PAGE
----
Flights of fancy . . .

dsc_03091Yesterday I happened upon the Kite Festival at Lake Harriet. It was about four o’clock, blazingly sunny, bracingly cold, and the sight of an endless blue sky full of colorful kites took my breath away. Apparently, I am incapable of enjoying anything but vicariously, through the eyes of my family. Within seconds I was on my cell to Doctor Dash: Can you bundle up the kids and get down here? This is so cool! And bring the camera . . .

Instead of my customary loop around the lake, I made a beeline for the kites right across the middle. I crunched across the snow, digging the white desert-like expanse . . . I felt under the influence of something . . . beauty, chance, cold, sun, music, whimsy. Who flies kites in the middle of winter? En masse? Overcome, I busted out a few fierce warriors when I got to the middle, my face to the sun.

Fucking ya! I wanted to yell.

I kept walking, utterly transfixed by the kites. There was a huge dragon, a turquoise fish, an enormous striped parabola, an eagle, and countless little kites all with long streaming tails, undulating in the wind. I was listening to Lambchop, and if you’ve listened to Lambchop you’ll understand when I say the kites looked like elated spermatazoa, woozily swimming their way toward a golden shining egg . . . the sun.

Fucking ya! I wanted to yell.

And since apparently I also can’t enjoy anything without my crazy monkey mind plucking the experience right out of the air, tucking it under its hairy arm and running around in frenetic circles . . . I thought: What if one of these kites suddenly hit a rogue current that caused it to plummet and spear me in the cranium? I put my hood up. The headline in the Southwest Pages would read: Mother of Three Killed in Freak Accident at Lake Harriet Kite Festival. There would be all sorts of heartfelt testimony by kite enthusiasts, evincing their deepest sympathies . . . but affirming that kite flying is really one of the safest sports there is. Meager consolation for me, however. And my surviving brood.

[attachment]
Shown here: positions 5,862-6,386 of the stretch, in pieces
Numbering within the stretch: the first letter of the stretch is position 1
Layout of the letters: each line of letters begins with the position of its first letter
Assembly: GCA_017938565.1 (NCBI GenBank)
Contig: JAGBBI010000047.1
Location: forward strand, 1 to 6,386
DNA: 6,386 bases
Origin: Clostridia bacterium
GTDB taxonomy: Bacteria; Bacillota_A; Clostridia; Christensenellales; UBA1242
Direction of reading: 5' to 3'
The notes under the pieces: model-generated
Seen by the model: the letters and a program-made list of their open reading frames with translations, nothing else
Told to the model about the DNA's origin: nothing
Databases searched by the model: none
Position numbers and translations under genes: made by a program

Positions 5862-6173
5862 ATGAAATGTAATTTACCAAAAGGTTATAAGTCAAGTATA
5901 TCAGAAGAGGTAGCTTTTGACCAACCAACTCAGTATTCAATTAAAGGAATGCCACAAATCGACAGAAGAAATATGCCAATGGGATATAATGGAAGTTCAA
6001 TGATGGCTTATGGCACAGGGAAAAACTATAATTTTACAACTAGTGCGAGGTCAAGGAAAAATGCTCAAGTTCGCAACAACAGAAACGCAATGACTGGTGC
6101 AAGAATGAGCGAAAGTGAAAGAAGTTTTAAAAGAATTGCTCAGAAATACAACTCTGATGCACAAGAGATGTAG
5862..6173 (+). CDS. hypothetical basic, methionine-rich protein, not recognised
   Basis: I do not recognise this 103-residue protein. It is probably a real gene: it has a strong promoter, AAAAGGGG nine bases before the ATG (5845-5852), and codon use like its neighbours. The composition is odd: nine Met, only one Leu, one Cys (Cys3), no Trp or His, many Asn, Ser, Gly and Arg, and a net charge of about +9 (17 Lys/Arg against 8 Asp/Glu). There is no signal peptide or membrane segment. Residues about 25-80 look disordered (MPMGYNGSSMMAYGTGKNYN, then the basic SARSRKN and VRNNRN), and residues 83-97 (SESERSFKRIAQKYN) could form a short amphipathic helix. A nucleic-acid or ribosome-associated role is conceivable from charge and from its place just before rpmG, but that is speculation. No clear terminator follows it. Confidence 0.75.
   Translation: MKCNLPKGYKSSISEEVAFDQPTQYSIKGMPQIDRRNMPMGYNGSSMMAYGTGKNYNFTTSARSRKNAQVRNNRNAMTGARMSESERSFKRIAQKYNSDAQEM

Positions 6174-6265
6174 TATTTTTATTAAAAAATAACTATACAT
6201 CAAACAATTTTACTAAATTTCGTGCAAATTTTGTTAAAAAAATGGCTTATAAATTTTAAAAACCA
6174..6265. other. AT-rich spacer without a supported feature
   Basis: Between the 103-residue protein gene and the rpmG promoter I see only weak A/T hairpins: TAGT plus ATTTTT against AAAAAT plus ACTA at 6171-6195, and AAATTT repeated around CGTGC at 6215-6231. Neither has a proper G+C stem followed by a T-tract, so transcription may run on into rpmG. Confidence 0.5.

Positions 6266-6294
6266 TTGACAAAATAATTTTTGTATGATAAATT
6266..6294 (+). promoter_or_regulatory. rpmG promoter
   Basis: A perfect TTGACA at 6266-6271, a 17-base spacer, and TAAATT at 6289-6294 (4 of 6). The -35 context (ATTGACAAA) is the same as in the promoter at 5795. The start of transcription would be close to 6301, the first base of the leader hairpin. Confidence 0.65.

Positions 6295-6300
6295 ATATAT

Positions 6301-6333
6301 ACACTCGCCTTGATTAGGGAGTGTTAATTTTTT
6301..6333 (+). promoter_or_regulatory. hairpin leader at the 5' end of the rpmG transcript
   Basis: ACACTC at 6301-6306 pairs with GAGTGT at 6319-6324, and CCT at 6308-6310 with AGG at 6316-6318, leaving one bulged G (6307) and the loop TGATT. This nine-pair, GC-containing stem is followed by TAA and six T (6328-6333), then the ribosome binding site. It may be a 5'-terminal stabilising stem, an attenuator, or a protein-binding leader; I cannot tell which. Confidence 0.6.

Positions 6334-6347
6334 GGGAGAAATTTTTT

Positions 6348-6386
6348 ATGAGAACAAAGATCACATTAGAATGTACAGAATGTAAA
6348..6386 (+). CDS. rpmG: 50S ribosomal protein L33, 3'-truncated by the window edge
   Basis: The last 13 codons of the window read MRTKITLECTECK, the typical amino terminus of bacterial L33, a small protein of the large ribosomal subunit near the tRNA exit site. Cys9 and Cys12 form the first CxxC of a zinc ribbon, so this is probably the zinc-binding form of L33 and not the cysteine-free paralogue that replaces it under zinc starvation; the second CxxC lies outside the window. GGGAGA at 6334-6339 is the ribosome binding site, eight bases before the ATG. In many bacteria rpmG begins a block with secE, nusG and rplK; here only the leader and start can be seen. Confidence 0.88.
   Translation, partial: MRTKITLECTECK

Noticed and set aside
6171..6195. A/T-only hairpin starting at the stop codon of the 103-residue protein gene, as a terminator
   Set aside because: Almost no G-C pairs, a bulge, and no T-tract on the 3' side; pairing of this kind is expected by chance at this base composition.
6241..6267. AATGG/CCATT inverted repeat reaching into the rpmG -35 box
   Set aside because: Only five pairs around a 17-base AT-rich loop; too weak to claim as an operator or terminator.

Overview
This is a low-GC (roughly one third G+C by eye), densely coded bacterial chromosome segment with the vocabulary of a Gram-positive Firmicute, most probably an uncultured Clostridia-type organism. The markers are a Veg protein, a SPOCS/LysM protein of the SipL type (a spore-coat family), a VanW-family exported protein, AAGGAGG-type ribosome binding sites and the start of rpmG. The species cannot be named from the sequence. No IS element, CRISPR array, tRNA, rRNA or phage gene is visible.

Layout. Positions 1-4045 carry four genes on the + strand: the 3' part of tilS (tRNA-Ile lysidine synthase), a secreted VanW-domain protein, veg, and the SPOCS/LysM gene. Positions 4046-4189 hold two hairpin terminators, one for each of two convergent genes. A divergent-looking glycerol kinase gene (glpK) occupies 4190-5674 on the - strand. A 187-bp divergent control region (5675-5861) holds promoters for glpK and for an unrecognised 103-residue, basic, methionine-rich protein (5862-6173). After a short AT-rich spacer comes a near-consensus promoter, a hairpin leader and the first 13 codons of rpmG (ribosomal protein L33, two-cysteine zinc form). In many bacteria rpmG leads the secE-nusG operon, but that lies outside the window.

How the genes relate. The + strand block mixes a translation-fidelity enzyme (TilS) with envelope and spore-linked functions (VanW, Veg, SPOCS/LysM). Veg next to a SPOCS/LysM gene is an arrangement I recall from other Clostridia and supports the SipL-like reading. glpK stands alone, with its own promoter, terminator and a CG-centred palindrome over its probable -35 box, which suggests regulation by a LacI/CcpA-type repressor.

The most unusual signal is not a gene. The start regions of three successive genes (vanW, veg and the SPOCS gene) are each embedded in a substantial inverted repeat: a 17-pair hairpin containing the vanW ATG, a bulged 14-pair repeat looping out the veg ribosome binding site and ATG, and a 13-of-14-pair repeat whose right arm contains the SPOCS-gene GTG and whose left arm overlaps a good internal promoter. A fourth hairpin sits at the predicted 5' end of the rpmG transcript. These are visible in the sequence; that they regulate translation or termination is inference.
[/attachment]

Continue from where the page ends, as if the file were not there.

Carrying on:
I eventually hooked up with Doctor Dash and the kids, but by that time the kite flyers were all pulling down their kites with frostbitten fingers. I was only able to get one picture and it certainly doesn’t capture the magic of a mere twenty minutes prior. I was disappointed that they missed it. We tramped to the car to, me feeling cold, morose, plagued by death.

My first mistake was calling Dash. Why didn’t I just indulge in a little unexpected beauty on my own? Why didn’t I just let myself do that? My second mistake was letting myself get jostled out of the moment by my ridiculous mental peregrinations. Can’t I do anything . . . experience anything without thinking?

Why do I do this? This catastrophizing? This calamatizing? I know I have an active imagination, but this is such an incredible waste of mental energy. Even I, of the relentless inner chatter, realize that. Tomorrow I’m getting some wisdom teeth pulled. I have been putting this off for nine years. I know it has been nine years because I was pregnant with Saint James when I first heard that I needed my wisdom teeth pulled (which wisdom teeth are, incidentally, not bothering anyone, except, apparently every dentist that lays eyes on them). Enough different dentists have told me to get this done that I have finally been convinced that this isn’t just some evil plot to hoodwink me out of my pearlies and my benjamins. This is happening at ten a.m. tomorrow and I am certain I will choke on a piece of gauze and that will be it for me. (Not funny, this has happened . . . to a teenage boy, making it even more tragic, if that’s possible.) I am not looking forward to being sedated and having my mouth mutilated by a man with hairy arms holding medieval torture implements. I suppose I should forgive myself if my thoughts are awash in black right now . . . Just please, no . . . no . . . accidents . . .

Quite frankly, if I had to choose, I’d rather go by way of a well-placed kite to the skull.

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